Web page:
While parts of the Great Smoky Mountains National Park are still closed and park employees are unable to go back to work due to the partial government shutdown, others who rely on the park being open are feeling the impact too.
Those impacts from the weather, the government shutdown, and fewer working full-time park employees lead to roads that would normally be reopened within hours, taking longer.
Now, one tour guide is making his own “back-up plan” to stay prepared for customers.
“It’s become a dynamic situation from moment to moment throughout the day, especially when we get inclement weather throughout the day,” said Steve Ellis, owner of “Hike the Smokys“.
Ellis has 400 hikes under his belt and offers a guide service throughout GSMNP from short day trips, to overnight camping and kayaking.
He says customers come from all over the country and understand the services at the national park level are limited.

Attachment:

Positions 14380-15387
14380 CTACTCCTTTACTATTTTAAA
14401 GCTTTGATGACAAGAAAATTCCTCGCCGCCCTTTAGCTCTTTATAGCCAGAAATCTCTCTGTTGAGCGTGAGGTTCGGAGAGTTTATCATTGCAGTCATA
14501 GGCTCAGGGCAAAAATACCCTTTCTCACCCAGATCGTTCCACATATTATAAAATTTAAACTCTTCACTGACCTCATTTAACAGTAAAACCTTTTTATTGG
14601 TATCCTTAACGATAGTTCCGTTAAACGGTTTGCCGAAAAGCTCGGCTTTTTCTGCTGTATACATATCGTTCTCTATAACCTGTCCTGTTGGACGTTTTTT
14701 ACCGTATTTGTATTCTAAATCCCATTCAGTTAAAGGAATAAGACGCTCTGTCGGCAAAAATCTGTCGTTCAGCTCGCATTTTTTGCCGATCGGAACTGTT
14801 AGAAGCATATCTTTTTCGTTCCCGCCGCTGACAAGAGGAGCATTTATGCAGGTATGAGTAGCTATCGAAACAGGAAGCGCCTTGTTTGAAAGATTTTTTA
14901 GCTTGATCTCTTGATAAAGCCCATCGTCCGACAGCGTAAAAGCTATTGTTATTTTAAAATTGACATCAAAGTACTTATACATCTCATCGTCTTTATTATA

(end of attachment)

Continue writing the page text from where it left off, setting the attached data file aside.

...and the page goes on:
“They understand with the shutdown how its creating a lot of unknowns for everybody,” said Ellis.
But still, Ellis says his guide service business is down from where it was this time last year. He credits both the weather and the partial shutdown, one he hopes will end soon.
“It’s still really frustrating, because we don’t see any end in sight for this politically,” said Ellis.
Ellis’ biggest concern isn’t his business, but rather, the state of the park itself.
Volunteers are working to keep the park clean during the shutdown, holding community events to pick up trash. This, Ellis says, is helping.
“Seeing a national treasure diminished…that’s the real tragedy. My kids and my grandkids, I want them to have this park,” said Ellis.
He’s joined the volunteer efforts to keep the park clean, most recently, cleaning trash along The Spur. He hopes others help keep the park the way it was meant to be enjoyed by not littering or volunteering during the shutdown.